Each day we are going to highlight one of the amazing research projects seeking funding in Round 4 of the #Scifund Challenge. Today we get to speak with Laura Deighan as she speaks about how fisheries can be more ecologically sustainable. She also was the first project fully funded in this round, so just sit back and enjoy a good conversation!
Tell us about yourself, where you are from, and where you see yourself going.
I have lived in Delaware, Massachusetts, Florida, Virginia, and Washington – never too far from an ocean! I did my Bachelor’s at Florida Institute of Technology in marine biology. After graduating, I worked for a few years as an aquarist, taking care of fish, turtles, and invertebrates at an aquarium while I figured out what my next step was. I have always loved biology and science, but I believe that science is most meaningful when it is shared. Improving the state of our oceans requires the cooperation of people from many different roles – scientists, policy makers, the media, industries working on and in the ocean, consumers, etc. For this reason, I decided to pursue an interdisciplinary Master’s in Marine Affairs to add knowledge of social science to my biology background.
After graduating, I hope to work on the issues plaguing our oceans at a job that integrates science and policy in a way that is accessible to policy makers, industry, and/or the general public. Ideally, this would involve working on issues of sustainability within the seafood industry.
How did you get involved in your research project?
I started interning with FishWise, a non-profit working in sustainable seafood consulting, over the summer. In that role, I research and report on different fishery improvement projects (FIPs) that industry partners are involved in, which helps those companies evaluate and report on their participation in those FIPs. When I started out I didn’t even know what a FIP was! They are a pretty new tool just starting to gain traction in the realm of seafood sustainability, so little research has touched on their use. I decided that this was an area I wanted to focus on while working on my Master’s and chose it as my thesis topic.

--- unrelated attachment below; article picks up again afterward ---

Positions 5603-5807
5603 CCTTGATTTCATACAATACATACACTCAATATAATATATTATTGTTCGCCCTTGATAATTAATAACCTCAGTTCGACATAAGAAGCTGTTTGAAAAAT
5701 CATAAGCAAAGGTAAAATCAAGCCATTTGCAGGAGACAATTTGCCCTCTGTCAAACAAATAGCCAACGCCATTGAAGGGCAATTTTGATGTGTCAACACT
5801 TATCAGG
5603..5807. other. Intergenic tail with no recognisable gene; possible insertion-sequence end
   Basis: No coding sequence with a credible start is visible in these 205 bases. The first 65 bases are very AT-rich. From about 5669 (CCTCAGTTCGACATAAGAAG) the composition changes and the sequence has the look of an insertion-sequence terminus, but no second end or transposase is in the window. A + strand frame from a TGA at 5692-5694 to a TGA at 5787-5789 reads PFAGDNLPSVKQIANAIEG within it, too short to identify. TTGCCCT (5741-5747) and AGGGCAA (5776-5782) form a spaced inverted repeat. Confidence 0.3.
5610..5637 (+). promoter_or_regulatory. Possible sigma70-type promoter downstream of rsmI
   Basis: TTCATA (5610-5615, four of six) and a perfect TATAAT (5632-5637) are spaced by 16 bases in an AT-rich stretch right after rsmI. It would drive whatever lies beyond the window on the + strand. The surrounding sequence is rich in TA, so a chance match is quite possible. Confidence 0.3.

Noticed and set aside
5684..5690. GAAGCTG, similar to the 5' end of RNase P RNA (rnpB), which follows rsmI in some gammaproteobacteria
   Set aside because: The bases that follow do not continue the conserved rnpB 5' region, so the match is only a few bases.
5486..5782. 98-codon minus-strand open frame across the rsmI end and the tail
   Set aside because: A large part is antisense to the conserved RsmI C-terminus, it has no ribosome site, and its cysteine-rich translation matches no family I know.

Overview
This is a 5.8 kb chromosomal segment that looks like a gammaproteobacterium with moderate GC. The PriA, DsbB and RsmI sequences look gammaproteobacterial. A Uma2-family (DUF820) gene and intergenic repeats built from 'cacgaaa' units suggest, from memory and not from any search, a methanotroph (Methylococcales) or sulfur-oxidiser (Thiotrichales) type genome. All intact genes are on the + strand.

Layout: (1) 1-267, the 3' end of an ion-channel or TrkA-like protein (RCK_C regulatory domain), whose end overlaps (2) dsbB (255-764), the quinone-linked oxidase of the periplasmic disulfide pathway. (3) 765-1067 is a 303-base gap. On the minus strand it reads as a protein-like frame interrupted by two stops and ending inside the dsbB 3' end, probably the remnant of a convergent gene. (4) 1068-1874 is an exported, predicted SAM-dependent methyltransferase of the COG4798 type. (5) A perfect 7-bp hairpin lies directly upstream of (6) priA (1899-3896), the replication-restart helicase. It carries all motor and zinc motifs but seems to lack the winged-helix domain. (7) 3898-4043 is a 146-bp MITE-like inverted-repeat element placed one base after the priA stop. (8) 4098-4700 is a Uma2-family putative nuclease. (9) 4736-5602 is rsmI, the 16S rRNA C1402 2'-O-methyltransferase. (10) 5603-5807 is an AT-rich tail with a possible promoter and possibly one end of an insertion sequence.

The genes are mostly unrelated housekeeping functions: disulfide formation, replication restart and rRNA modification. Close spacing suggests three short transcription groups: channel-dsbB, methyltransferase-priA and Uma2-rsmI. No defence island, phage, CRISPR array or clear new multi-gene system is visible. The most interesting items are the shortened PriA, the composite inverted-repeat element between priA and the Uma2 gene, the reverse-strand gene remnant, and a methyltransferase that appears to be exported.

Why is your research important to you? Why should others fund it?
I am really excited about the idea of FIPs. I am a big proponent of collaborative solutions to sustainability that involve industry. The people in the industry are the ones on the water doing the work and potentially impacting the environment, plus they have a wealth of knowledge that you don’t get from research. FIPs utilize this approach because the process is meant to be stakeholder driven and collaborative. If FIPs are going to be a viable option, we really need to understand them better- if they work, how they work, and why they work. My research is taking a small step toward this understanding, focusing on how they work.
Why did you decide to participate in the SciFund Challenge?
I knew participating in SciFund would push me to communicate more about my research. I know that there are people out there that care about sustainability in the oceans, and I want to help inform that audience. However, as a graduate student, life can be pretty busy, so it is nice to have the extra push to share my research.
What was the most difficult aspect of building your SciFund Proposal? What was your favorite?
It was difficult for me to figure out how to best present and talk about my topic in an accessible way. Not because I didn’t think people would get it, but because after being in a specific field for so long you start to lose touch with reality. Being in school, you are constantly surrounded by people talking about similar topics and using the same terminology as you, and you start to think everyone talks about those things. With all the terminology that comes with FIPs, it was difficult to know how to translate that.
At the same time, that may have also been my favorite aspect. It was exciting to think about how I could share the information with people that may not already be familiar with the topic and how to do so. I learned a lot from it.
Tell us something random. Something funny. Something borrowed. Something blue.
I am a huge marine turtle and iguana fanatic. I feel the same way about them as Kristen Bell feels about sloths and how that kid in Despicable Me feels about stuffed unicorns, minus the fluffy part (http://www.youtube.com/watch?v=tt6FPKyQamk).
I don’t eat seafood. I never really liked the taste and found out I was allergic to shellfish while prepping it as food for aquarium animals, but sometimes feel a little self-conscious about this. I got into this field because I am passionate about marine life and find the fishing and seafood industries fascinating.
You can read more about Laura’s research here.